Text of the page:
Kun’s life is turned upside down when his little sister is born. At first he is enchanted by this new, amazing thing that has become a part of his family, but soon he realises that all the attention has been taken away from him and life seems to have changed for the worse. He starts acting up, and even tries to hit his baby sister Mirai with a toy, causing his parents to have a meltdown. Then, strange things start happening.
Each time Mirai gets into a temper, something odd happens, often to do with some kind of time travel. First he meets his dog as a human, then his baby sister turns up as a teenager. Later he goes back in time to meet his great-grandfather, and then his mother as a child. Finally he travels to a fantasy world where a train station becomes his worst nightmare.
I have read reviews that complain the events of the film are beyond the imagination of a four-year-old, but I think that misunderstands what’s going on here. However we interpret what happens to Kun, his time jumps certainly don’t make sense as mere figments of his imagination. Like Penguin Highway, which I wrote about last week, there is little attempt to making everything boring with rational explanations, and if this movie has you fretting about how the things we are seeing can happen then I think you’re missing the point. This is about Kun learning how to cope with life’s challenges.
The fantasy sequences are hugely varied. The human version of Kun’s dog is absolutely hilarious, and he alone would have made the film worth watching. The animation is incredibly clever, because there are moments where he has turned back to a dog but you can still recognise the expressions of his human version on his face. There is a great sequence with Kun, his sister from the future and the human dog trying to get an important chore done that the father has failed to do, sneaking around and trying to escape the notice of the father. It’s really funny stuff.
Each time Kun gets angry and slips into a fantasy world, he learns something important. The most significant one is probably the encounter with his great-grandfather as a young man. Kun has tried and failed to learn how to ride a bike, but a horse ride with his great-grandfather teaches him the technique he needs, but also instils a determination in him that makes him face up to the problem and keep fighting until he achieves what he wants. The meeting with his mother as a little girl shows how she was just like him (naughtier in fact) and it humanises her. She wasn’t always the party-pooper in his life.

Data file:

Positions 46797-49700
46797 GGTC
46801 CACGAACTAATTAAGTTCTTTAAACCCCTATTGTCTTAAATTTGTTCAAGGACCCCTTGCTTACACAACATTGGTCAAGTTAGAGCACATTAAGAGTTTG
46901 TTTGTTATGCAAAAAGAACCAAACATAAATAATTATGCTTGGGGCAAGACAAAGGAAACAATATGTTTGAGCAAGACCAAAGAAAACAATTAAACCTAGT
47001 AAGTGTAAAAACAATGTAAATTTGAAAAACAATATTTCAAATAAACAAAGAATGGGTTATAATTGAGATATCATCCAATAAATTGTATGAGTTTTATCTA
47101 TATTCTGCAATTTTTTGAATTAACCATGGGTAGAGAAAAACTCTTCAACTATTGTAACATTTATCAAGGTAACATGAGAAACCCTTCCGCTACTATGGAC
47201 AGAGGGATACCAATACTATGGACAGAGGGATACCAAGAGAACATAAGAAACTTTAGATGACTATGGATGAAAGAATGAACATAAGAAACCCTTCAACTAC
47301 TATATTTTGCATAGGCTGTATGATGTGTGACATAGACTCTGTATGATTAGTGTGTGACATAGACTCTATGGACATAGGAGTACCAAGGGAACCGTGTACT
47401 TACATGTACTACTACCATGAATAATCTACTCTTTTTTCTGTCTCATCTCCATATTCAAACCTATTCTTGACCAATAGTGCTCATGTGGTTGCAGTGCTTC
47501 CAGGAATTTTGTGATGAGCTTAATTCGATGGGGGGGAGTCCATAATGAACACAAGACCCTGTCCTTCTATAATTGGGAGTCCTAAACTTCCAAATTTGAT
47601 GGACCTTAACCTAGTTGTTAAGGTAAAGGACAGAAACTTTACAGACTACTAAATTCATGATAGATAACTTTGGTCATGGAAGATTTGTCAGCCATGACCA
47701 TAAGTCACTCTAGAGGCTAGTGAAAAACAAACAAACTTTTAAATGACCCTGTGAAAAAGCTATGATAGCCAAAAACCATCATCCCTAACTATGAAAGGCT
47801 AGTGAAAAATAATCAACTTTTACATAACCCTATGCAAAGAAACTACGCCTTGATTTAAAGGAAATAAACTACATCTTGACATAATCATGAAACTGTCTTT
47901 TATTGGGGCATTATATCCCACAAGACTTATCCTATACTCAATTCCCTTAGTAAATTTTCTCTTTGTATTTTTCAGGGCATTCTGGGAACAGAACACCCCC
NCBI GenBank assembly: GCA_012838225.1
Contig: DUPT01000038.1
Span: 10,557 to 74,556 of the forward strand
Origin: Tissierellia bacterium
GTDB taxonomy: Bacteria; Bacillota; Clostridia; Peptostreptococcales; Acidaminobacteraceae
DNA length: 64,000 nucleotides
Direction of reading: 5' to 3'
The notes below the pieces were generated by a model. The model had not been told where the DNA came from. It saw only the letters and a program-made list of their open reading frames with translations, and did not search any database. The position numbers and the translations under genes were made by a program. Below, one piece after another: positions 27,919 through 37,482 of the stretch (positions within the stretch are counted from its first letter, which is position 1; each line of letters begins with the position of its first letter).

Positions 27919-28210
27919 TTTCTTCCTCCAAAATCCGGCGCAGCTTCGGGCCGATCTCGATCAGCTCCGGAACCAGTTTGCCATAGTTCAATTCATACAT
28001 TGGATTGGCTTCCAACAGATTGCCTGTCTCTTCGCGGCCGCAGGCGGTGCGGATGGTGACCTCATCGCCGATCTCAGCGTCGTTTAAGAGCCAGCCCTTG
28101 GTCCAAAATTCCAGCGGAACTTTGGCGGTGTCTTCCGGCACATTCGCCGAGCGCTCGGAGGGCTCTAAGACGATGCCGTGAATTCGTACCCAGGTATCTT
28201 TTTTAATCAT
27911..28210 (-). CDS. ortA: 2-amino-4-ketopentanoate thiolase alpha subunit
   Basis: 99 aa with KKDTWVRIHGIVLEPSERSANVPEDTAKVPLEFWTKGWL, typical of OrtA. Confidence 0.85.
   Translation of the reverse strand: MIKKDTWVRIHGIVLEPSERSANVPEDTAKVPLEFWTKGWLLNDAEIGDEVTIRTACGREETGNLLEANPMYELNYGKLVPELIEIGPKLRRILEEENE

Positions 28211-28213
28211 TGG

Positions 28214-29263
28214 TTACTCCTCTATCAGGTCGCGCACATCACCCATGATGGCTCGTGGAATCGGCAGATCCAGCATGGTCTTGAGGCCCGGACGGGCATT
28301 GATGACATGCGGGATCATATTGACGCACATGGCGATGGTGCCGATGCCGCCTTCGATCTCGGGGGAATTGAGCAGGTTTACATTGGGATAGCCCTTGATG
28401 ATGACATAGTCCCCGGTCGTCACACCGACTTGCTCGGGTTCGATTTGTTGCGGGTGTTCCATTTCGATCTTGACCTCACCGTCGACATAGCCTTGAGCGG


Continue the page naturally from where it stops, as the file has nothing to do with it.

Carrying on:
The film takes a real turn for the sinister in the big fantasy sequence where Kun runs away, boards one of his beloved trains, and ends up lost in a huge train station. This is a really frightening sequence, and is basically horror movie stuff, with a terrifying black train with demon passengers. In one classic horror moment, Kun sees a line of women who all look like they could be his mother. They turn around to reveal a bunch of crazy-looking clones, and then the one in the middle turns round and has a hideous demonic face, a distorted, nightmarish version of his mother, the witch he has accused her of being. Oh, by the way, the BBFC saw fit to give this a PG certificate in the UK, once again demonstrating that the age rating system here is worse than useless in my opinion. It sits on my shelf among a sea of 12 rated anime films I am quite happy to show to my kids, but, I would never put this PG horror flick on for them.
Having said that, this is a film that is probably even more disturbing for adults to watch than children. I think anyone who has had kids will find it enormously stressful to watch. I would like to think we have never made the mistakes that Kun’s parents make here, allowing one child to feel abandoned when a new baby comes into the house. But seeing them trying to cope with everything going wrong at the same time, with one child having a tantrum while the baby screams, hits a bit close to home for any parent of young children and had me squirming in my seat. I could have also done without the horrendous cliché of a useless dad, who can’t cope with domestic chores.
In 2019 Mirai became the first non-Ghibli anime to be nominated for the Best Animated Feature Oscar. Compared to the many amazing anime films of the last few years, frankly that’s not justified. It is, however, a very impressive film indeed, and the way Kun learns about life through encounters with his family over time makes for compelling viewing. The one thing that really spoils it, I have to say, is that Kun is just about the most irritating brat I’ve ever had to watch in a film. I get that there are reasons for that, and it’s far from being entirely his fault, but that doesn’t alter the fact that watching a four-year-old being a little sod just isn’t fun. That’s the difference between this and a Ghibli film, and the reason why it didn’t deserve its Oscar nomination. Studio Ghibli knows how to throw a child into a bizarre world and make you care about them. They know how to show us kids who have character flaws (as we all do), but are still fun to watch. In contrast, this shows us an irritating little boy learning how to be a bit less irritating. Luckily, it does that in a very entertaining way, and the whole film has a strong theme of the importance of family. It also shows how circumstances change people over time. Can Kun’s mother really be the same person who trashed the house for a laugh as a little girl? Can any of us really say we are the same people we were a week ago, let alone our childhood selves? Without Kun’s ability to interact with the past and the future, we’ll probably never be able to answer that question. RP